FMV Do's and Dont's: What Makes
FMV Games Good or Bad?
Since it's inception, FMV games have been lambasted by critics and gamers alike. Questions relating to how playable a game is when it's so focused on it's cinematic stature have always been at the forefront, and before the trend caught on many famous designers were already concerned about dividing film from games.
In "Why Adventure Games Suck And What We Can Do About It", then LucasFilm Games designer Ron Gilbert discussed how Hollywood Envy was a serious problem that effected the development of narrative games in 1989. "If you really want to make movies, then go to film school and leave the game designing to people who want to make games" he snorts, not realizing that just a few years down the road his precious adventure genre would be filled with ultra compressed pixelated videos.
Obviously FMV games existed before this, but this early wave of arcade FMV titles starting with Dragon's Lair was only around for a few years before disappearing, emerging again years later when the cost and reliability of hardware improved. The birth and proliferation of the CD-ROM format also greatly increased the storage size of the normal floppy disc or video game cartridge, bringing new FMV games into consumer's homes.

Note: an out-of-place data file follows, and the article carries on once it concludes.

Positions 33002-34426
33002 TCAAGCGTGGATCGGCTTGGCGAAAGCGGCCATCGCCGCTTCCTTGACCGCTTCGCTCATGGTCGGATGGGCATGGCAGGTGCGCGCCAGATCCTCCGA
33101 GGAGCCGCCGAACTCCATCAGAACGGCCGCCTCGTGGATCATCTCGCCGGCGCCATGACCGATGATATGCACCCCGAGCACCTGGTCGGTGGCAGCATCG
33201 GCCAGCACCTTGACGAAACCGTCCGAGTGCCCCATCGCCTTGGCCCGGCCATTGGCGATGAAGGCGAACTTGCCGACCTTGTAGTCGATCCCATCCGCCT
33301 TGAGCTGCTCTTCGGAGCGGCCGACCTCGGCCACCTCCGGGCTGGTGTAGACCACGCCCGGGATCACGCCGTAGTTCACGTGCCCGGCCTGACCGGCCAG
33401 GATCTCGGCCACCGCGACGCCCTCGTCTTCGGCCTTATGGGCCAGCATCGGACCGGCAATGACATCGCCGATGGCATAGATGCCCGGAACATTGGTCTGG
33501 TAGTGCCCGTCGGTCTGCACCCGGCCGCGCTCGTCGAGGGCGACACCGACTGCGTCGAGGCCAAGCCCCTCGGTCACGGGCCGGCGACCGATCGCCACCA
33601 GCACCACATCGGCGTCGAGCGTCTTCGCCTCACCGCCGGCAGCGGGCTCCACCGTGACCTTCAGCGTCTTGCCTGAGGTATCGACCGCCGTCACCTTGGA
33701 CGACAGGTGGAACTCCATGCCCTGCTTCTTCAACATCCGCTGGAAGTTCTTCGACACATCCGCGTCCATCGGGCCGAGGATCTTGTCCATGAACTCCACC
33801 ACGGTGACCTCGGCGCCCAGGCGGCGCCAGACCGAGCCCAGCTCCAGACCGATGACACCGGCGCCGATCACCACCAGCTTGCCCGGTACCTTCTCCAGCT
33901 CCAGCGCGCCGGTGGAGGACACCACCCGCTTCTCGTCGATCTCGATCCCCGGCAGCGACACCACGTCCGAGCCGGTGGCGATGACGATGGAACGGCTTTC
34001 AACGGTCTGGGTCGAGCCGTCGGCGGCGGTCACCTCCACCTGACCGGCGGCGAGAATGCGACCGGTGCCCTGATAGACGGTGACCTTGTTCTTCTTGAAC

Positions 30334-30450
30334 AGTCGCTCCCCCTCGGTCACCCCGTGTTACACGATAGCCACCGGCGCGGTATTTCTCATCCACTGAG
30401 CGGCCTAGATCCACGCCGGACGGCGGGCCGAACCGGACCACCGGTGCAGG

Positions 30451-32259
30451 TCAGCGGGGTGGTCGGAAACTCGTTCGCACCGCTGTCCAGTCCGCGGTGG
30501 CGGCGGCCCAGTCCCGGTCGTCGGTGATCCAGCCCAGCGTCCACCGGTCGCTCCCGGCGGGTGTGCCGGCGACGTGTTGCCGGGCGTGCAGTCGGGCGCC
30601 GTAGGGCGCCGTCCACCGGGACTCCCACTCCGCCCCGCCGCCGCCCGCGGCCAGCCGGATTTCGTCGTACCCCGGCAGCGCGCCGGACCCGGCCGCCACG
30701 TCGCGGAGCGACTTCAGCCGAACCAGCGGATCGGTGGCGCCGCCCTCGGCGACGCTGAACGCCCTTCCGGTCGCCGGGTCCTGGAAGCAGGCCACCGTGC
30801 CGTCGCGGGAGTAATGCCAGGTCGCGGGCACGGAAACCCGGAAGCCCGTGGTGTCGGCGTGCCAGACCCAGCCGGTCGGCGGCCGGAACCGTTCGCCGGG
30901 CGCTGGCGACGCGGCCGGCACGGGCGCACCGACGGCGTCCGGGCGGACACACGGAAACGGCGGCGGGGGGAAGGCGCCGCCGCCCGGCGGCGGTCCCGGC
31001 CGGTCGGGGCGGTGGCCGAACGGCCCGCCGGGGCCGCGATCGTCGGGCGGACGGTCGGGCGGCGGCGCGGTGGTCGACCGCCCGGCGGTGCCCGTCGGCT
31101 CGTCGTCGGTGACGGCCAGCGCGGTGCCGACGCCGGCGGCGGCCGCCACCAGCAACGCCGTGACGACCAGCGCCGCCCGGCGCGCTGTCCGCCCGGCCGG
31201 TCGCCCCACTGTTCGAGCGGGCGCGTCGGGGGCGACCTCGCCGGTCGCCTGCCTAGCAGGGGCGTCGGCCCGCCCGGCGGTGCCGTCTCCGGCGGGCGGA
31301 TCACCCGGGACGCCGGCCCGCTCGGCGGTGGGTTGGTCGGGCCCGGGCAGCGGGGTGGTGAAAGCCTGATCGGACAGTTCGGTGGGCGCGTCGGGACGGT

After briefly defining a few different types of FMV games, we will then pick them apart as a whole and discuss a topic that few care to: what makes a good FMV game and what makes a bad one?
Quick Time Reaction Game
These are associated with the earliest of FMV games. Players watch a video and respond to events occuring in the game by pressing a button at a specific time. Earlier games typically did not overlay on-screen instructions, but many from the '90s did. This is the only uniquely FMV genre, as the only non-FMV games to use it are 8-bit computer ports of Dragon's Lair.
FMV Shooter Game
Mad Dog McCree popularized this style of game when it hit arcades in 1990, bringing in a flood of similar rail shooters with video backgrounds. Ground Zero Texas, Corpse Killer, Sewer Shark, Rebel Assault 2, and many others were all over the place for quite some time.
FMV Adventure Game
As a deeply narrative genre, developers were quick to create their own FMV games. These tended to be very expensive to make and potentially to produce, with big budget games like The Black Dahlia and Phantasmagoria featuring massive budgets and many, many CD-ROMs worth of video content. Both Phantasmagoria and the X-Files game take up a whopping seven discs.
FMV Choose Your Own Adventure
These types of games are
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